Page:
- Recognition that relationships are key in supporting growth and change. Many of the young people likely to be supported by IF work in the future will have relationship circles that are very empty, often just close family (a few) and paid people. Person–centred practice means relationship building and community connecting are bedrock activities for the IF worker (and understands that this doesn’t mean being part of a group where everyone shares the same label. This is why, when doing this work, we often end up saying ‘This young person needs more people in their life’. And whilst this sounds deceptively simple – it isn’t – IF work is about looking for potential relationships and supporting their development – it’s about community building and connecting
- There’s a focus on contribution, on what the young person has to offer others and a recognition that contribution comes in many forms, some of them unexpected
- That person centred working has within it a set of planning tools – e.g. PATH and MAPS – that reflect these underlying values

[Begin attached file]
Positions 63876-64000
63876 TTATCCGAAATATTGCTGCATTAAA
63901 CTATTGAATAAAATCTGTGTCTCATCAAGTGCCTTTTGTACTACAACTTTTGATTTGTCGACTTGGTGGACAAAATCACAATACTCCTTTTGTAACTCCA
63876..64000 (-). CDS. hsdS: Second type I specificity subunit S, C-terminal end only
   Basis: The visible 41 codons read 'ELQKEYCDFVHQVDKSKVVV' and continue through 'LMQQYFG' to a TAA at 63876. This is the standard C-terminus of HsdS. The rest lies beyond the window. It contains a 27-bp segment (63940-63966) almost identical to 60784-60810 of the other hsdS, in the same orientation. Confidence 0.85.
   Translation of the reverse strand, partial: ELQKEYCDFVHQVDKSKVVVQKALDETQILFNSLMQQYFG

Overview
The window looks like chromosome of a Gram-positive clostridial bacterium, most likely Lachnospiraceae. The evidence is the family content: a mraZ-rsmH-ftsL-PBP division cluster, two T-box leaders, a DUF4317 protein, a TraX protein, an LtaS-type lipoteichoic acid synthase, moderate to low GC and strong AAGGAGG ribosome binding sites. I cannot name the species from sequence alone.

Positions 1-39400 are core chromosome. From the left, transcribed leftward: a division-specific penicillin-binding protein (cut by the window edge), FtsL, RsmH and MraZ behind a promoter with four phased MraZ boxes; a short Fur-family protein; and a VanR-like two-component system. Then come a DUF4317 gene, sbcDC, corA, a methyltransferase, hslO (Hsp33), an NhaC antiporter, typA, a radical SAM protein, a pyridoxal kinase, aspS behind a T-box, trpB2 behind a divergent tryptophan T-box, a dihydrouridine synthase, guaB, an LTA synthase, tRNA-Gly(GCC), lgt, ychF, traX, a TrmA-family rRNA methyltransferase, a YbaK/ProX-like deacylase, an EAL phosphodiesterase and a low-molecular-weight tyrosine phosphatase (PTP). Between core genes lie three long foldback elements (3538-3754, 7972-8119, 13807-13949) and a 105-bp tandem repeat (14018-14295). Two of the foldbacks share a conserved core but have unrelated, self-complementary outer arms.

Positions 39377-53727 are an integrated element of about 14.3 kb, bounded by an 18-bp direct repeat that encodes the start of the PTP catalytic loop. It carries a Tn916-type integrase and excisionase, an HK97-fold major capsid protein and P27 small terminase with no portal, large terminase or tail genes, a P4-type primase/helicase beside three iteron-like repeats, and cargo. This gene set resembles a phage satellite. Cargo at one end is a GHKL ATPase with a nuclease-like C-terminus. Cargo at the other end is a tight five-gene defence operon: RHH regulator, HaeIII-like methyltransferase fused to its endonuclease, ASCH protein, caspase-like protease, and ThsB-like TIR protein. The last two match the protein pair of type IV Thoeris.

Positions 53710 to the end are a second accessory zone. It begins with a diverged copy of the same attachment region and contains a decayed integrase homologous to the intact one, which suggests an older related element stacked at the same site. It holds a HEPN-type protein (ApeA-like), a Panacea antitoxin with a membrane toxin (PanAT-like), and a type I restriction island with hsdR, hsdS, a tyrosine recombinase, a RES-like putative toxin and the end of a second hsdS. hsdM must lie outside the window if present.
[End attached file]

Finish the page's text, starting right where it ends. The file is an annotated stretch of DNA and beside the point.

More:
At the very least IF work has the potential to throw new light on situations that have become intractable from a medical model perspective; I’m thinking of those young people (often with more than one diagnostic label) who have withdrawn from any involvement with their wider world and peer group, who refuse to take their medications, who will not attend CAMHS appointments or go to support groups for similarly labeled individuals and whose carers are at risk of receiving labels themselves…
Inclusion Facilitation Job Description
Inclusion Facilitation is designed to create a better life for an individual by the provision of an intense input designed to being about social change. This usually entails a series of visits focused on getting the person out and about to increase confidence, social skills and presence in their local community and to pursue goals and dreams. Uniquely, the work is carried out under the close clinical supervision of a practicing psychologist.
Inclusion Facilitation aims to:
- To create a better life for the Individual.
- Give Individual and family a clear vision of a good life and to support first steps towards this
- To maximize individuals inclusion and connection with the wider community.
- To help with friendship, social connection and education
- To increase confidence, social skills and presence in their local community and to pursue goals and dreams.
How Does Inclusion Facilitation Work?
‘We do whatever it takes!’